There are only two game weeks left in the Premier League season, which means there are only two opportunities remaining for clubs to end Manchester City’s winning run and prevent them from retaining their title.
Brighton may well have secured their Premier League safety beyond the final day meeting, which means Leicester City may well present the toughest task for the reigning champions.
It’s not great news for fans of second-placed Liverpool, but there is one thing they can cling on to: the power of a former player to haunt their old club. They’ll just have to hope it’s former Man City goalkeeper Kasper Schmeichel – rather than former Leicester playmaker Riyad Mahrez – who does the haunting. At least the Dane has the spookier name.
Schmeichel played just 10 times for City, the last of them in a UEFA Cup defeat to Racing Santander in 2008, but he wouldn’t be the first player to take to the field against a former employer and ruin their day.
City have been on the other side of this, of course, when Denis Law invented the muted celebration .
The Scottish striker had played more than 400 games for United, winning the European Cup with them in 1968, but he would finish his career with a second spell at City, putting the final nail in his former club’s top flight coffin.
United had finished just a few places above the drop in Law’s final season, 1972-93, and struggled without his goals in the following campaign. They needed to win at home to City in the penultimate game to have any chance of survival, but Law’s backheel ended up being the only goal of the game.
As it happened, even a victory wouldn’t have been enough, but Law didn’t know that at the time, and his apparent distress at potentially relegating his former club has lived long in the memory.
With all the discussion of Carlos Tevez’s role in Sheffield United’s relegation from the Premier League in 2007, it’s easy to forget the other, less sexy but no less painful narrative.
David Unsworth was a semi-regular for the Blades in their promotion season, scoring on his debut and playing 34 times as Neil Warnock’s side climbed back into the Premier League.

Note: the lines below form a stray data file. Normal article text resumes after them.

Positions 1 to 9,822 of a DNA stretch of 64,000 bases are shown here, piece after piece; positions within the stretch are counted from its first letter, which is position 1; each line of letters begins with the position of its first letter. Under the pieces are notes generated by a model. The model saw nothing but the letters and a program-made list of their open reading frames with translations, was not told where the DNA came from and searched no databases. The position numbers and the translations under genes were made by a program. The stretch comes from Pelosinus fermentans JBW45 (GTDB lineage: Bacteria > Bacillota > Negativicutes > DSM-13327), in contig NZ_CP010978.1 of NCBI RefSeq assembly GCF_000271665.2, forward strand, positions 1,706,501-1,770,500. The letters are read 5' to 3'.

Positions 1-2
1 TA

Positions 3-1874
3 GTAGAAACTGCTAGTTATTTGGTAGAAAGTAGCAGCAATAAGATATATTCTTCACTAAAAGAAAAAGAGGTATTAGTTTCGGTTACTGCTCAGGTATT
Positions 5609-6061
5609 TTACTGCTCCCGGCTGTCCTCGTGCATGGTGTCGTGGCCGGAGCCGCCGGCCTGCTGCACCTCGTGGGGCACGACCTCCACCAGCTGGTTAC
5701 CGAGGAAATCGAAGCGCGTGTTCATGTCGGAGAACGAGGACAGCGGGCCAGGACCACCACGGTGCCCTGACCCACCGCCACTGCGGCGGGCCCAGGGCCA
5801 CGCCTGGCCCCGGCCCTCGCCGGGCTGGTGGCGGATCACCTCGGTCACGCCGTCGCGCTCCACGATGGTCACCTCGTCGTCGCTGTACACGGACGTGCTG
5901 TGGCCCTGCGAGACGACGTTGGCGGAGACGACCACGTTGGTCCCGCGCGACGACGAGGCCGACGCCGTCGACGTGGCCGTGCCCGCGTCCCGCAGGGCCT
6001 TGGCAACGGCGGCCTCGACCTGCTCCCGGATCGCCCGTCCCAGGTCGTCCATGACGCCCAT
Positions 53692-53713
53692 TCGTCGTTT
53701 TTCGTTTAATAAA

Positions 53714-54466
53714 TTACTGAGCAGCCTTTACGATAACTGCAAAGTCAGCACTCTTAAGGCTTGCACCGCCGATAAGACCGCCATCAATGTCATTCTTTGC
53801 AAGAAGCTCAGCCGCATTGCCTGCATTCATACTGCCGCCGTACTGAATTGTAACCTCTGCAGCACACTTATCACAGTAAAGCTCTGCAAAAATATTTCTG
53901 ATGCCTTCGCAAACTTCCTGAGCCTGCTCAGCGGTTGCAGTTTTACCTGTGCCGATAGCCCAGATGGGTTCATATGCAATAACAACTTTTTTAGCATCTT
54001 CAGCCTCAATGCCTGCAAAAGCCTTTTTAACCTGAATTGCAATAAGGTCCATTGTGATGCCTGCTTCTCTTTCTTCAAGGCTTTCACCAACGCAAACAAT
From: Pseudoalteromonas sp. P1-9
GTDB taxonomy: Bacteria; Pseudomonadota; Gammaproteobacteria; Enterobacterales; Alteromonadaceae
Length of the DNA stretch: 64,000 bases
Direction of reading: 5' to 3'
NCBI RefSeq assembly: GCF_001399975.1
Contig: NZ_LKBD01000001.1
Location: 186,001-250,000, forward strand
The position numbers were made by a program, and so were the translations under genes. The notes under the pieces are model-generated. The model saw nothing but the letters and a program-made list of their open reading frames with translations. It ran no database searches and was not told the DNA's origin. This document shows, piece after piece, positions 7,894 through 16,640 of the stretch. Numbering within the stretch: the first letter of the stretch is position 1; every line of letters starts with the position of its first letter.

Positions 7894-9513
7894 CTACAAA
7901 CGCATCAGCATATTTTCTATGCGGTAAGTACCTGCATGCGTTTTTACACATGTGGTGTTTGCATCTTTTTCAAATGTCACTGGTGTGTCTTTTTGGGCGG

However, after a few run-outs at the start of the season, including a penalty miss in a goalless draw with Blackburn, Warnock decided the veteran could leave and sent him to Paul Jewell’s Wigan Athletic on a free in January.
Moved into the centre of defence by Jewell, Unsworth didn’t help matters at first, with the Latics conceding nine goals in his first three starts (all defeats). Indeed, he played just 10 times for the club and scored just once.
However, that one goal – a penalty after Phil Jagielka handled in the box around the same time that Tevez was scoring for West Ham up the road in Manchester – was the goal that sent Sheffield United down.
A player doesn’t even need to have left permanently to haunt their club, as plenty of loanees have shown in the past. Lomana LuaLua scored a late Premier League equaliser for loan club Portsmouth against his employers Newcastle United in 2004, while Chelsea’s Champions League exit in 2014 came at the hands of an Atlético Madrid side with on-loan Blues goalkeeper Thibaut Courtois behind its miserly back four.
However, perhaps the best example comes from a player who temporarily left the Spanish capital.
Fernando Morientes had fallen out of favour at Real Madrid by the summer of 2003, with an underwhelming season in front of goal not helping the Spaniard’s cause. He was sent on loan to Monaco, with few giving the move a second thought.
The Ligue 1 side had finished dead last in their group the last time they’d played Champions League football three seasons prior, so the prospect of Monaco and Real Madrid meeting in any meaningful context seemed like a long-shot.
Meet they did, though, in the quarter-finals. Four goals in 30 second-half minutes seemed to have ensured the Spanish side’s progress despite a surprise Sébastien Squillaci effort at the Bernabéu, but Morientes popped up with a late consolation to ensure there were only two goals in it going into the second leg at Stade Louis II. Still, when Morientes’ former strike partner Raúl struck early to make it 5-2 on aggregate, that was meant to be that.
The loanee, however, had a point to prove and the bit between his teeth. Ludovic Giuly equalised on the night on the stroke of half-time, volleying home from Morientes’ header, before Morientes himself leapt above the Madrid defence to loop a header into Iker Casillas’ net.
Suddenly Monaco only needed one more, and Giuly got it with 24 minutes remaining.
Morientes was loaned out again the following season, moving to Liverpool in January, but Real Madrid ensured he was cup-tied first. You can never be too careful.